(Tunbridge Wells West 31.8.1988)
I think that one of the main thrusts of the S&D revival will be to question the validity of the original closure. There have long been rumours that the S&D was deliberately killed, mainly because of inter-regional rivalries going back decades. The S&D was NOT an uneconomic line, it had heavy traffic and only an idiot would claim that a main line, with originating passenger and freight traffic all along the route, which was the sole route to several large towns (and one small city), which linked Britain's only World Heritage city to its principal seaside resort, which linked several main lines and which had VAST tourist potential, needed to close. It didn't. It should be, at the moment, a major cross country route and a huge tourist attraction.
In reality traffic was deliberately removed from the route, in all cases taking a longer route (wasting extra energy) over lines that were not threatened with closure. There was no attempt to rationalise track - much of the route could have been singled (temporarily), and no modern power was ever tried, it was steam worked to the end. There's a clear case that the line was closed purely for political reasons, not economic. In an ideal world there would be an enquiry and the line would be rebuilt over the next few years.
Unfortunately we have to do it the hard way!
There was a peculiar and perverse political thrust to the attack on the railways in the 60s. I have no idea why the politicians at the time thought that oil would be an infinite resource, or that it would be economically beneficial to throw so much extra traffic on to the roads. They were idiots, pure and simple, and the British public for some reason let them get away with it. The people that closed our railways out of ignorance are nothing less than criminals. Unfortunately most are now dead so we can't bring them to account, but it is important that we move on and start getting our railways reopened.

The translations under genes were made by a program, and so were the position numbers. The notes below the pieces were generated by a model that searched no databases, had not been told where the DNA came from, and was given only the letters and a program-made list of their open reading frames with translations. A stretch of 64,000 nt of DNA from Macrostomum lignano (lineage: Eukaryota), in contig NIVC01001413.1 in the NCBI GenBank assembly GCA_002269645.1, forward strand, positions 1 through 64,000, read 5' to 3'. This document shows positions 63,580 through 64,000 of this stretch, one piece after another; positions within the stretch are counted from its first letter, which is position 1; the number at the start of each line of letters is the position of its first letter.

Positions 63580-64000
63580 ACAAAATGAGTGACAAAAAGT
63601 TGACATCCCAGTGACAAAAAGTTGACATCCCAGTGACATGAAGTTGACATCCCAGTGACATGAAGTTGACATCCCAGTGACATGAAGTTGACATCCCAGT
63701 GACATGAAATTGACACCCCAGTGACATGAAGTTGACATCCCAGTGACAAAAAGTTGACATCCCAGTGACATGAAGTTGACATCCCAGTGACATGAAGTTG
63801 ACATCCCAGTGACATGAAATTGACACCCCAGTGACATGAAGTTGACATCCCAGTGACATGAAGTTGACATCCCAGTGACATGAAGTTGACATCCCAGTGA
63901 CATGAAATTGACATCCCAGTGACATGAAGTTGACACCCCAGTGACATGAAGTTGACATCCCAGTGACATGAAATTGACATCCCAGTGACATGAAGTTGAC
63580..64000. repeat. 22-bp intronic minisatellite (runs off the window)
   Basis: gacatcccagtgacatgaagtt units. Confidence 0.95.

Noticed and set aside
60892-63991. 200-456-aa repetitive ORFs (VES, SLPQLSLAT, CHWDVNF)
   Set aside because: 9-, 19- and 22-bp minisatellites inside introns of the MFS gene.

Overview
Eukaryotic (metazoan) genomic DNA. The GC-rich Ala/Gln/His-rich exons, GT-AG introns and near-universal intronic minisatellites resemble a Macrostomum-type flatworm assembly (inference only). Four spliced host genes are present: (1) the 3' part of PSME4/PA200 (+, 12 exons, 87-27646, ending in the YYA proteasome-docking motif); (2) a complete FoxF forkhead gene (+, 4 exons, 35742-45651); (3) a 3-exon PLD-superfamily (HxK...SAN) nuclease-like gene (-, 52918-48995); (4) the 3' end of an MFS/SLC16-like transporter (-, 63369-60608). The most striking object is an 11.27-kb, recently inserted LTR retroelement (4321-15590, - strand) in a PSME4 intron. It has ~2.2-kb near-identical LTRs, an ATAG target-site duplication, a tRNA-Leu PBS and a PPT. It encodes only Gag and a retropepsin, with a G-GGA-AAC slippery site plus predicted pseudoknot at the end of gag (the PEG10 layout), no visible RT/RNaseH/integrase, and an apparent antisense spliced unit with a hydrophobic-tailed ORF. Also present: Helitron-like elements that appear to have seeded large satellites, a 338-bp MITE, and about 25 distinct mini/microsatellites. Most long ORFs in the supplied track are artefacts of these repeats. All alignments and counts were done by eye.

There's a programme on TV this week that you should try to watch. No doubt it will be dripping in that vile nostalgia, and probably Melvyn Bragg, not the brightest of people, will lament something 'lost for ever', but I'm sure that amongst the mush and gnashing of dentures there will be a few bits that hit the spot! Details here, courtesy of Mick Knox.